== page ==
Affecting cause-and-effect arguments
Questions that ask you to evaluate arguments often feature cause-and-effect reasoning. If the argument uses cause and effect to make its point, focus on the causes. Almost always, the right answer to a question that asks you to strengthen the argument shows that the cause mentioned is the most likely source of the effect. The best answer for a question for which you have to weaken the argument points to another probable cause of the effect. Here's how you apply this reasoning to a sample question:
Average hours of television viewing per American have sharply increased for more than three decades. Over the same period of time, there has been an increase in obesity rates in America. To fight the rise in obesity, Americans must limit their hours of television viewing.
Which one of the following, if true, would most weaken the author's argument?
(A) A person burns more calories while watching television than while sleeping.
(B) Over the last 30 years, there has been an increase in the number of fast food restaurants in the United States.
(C) Americans spend most of their television time watching sports events rather than cooking shows.
(D) Television viewing in Japan has also increased over the past three decades.
(E) Studies show that the number of television commercials that promote junk food has risen over the past ten years.
To tackle this question, first identify the conclusion and the premises the author states or implies to reach that conclusion. The conclusion is pretty easy to spot. The last thought of the argument is that Americans must limit their hours of TV viewing to curb the rise in obesity. The author makes this judgment using the following evidence:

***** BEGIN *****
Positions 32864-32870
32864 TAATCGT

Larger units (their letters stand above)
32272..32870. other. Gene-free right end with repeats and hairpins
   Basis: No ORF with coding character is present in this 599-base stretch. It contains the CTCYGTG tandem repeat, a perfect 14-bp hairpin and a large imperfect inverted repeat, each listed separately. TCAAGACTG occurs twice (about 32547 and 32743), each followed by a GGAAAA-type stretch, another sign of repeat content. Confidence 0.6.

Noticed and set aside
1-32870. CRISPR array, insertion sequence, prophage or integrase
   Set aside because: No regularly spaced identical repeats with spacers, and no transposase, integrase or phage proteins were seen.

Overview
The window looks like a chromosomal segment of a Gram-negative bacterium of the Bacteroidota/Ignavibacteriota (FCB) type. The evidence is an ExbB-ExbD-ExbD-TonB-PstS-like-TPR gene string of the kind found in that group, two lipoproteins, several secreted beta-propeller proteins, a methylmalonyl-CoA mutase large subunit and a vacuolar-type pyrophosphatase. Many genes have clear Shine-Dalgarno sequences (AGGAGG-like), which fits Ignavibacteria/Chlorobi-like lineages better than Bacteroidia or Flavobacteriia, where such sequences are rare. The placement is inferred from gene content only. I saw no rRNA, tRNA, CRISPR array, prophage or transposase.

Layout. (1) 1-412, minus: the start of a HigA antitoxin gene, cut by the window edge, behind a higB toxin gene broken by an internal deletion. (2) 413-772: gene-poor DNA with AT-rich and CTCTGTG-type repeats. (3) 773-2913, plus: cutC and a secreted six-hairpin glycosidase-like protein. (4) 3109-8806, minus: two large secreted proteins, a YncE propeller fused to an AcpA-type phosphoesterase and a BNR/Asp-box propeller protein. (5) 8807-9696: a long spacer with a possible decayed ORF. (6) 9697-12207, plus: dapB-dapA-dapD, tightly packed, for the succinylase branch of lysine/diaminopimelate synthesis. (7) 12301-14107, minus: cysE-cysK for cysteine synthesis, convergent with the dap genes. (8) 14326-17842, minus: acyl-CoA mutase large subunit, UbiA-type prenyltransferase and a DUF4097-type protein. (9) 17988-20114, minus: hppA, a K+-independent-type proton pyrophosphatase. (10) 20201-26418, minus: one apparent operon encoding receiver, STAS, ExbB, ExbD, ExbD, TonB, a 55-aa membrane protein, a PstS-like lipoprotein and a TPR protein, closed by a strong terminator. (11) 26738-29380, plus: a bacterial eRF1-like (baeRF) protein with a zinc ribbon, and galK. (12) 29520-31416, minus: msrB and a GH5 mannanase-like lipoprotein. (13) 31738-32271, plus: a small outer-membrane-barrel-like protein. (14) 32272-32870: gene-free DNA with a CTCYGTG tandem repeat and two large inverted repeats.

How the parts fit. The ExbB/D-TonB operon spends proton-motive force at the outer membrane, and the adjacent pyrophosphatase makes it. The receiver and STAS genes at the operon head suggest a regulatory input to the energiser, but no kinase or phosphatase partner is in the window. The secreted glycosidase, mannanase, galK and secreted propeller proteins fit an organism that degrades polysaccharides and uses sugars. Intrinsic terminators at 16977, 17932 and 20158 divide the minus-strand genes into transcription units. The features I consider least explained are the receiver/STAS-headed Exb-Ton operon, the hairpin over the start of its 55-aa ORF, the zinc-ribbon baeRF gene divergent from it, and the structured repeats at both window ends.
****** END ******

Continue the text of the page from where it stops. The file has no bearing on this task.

· The author directly states that the number of TV viewing hours has increased over the last 30 years.
· According to the author, the number of obese Americans has also increased.
· The author implies that TV viewing causes obesity.
To weaken the argument that Americans have to reduce their TV watching, you have to find the answer choice that shows that there could be another cause for the rise in obesity.
You may have been tempted to select Choice (A) because it shows that TV watching may be less fat-producing than another activity, sleeping. But it doesn't give you another reason for the rise in obesity. Choice (A) could be right only if it showed that Americans are sleeping more than they were 30 years ago. It doesn't, so move on.
On the other hand, stating that during the same time period the number of fast food restaurants also increased introduces another possible cause of obesity and weakens the conclusion that Americans have to stop watching so much TV to get slimmer. Maybe it's the popularity of fast food that's the culprit! Choice (B) is a better answer than Choice (A), but read through all the possibilities before you commit. Choice (C) is wrong because the argument contains nothing that suggests that the type of TV Americans watch affects their obesity, nor does Choice (C) show that viewing patterns have changed over the last three decades. You can eliminate Choice (C) from contention. And Choice (D) is also out because it doesn't correlate what's happening in Japan with what's happening in the United States. You don't know whether Japanese citizens weigh more now than they did 30 years ago, so the information in Choice (D) is useless.
If the question had asked you to strengthen the conclusion, Choice (E) would be a good option. It shows a reason that increased TV watching could cause obesity. But the question asks you to weaken the conclusion, so Choice (B) is the best answer. It's the only one that shows that there could be another cause for the rise in obesity.
Analyzing analogy arguments
Remember that analogy arguments rely on the similarity of the two persons, things, or ideas being compared. Therefore, if the author uses an analogy to reach a conclusion, answer choices that show similarities between the compared elements support the conclusion, and choices that emphasize the differences between the elements weaken the conclusion. Take a look at this example of an analogy argument: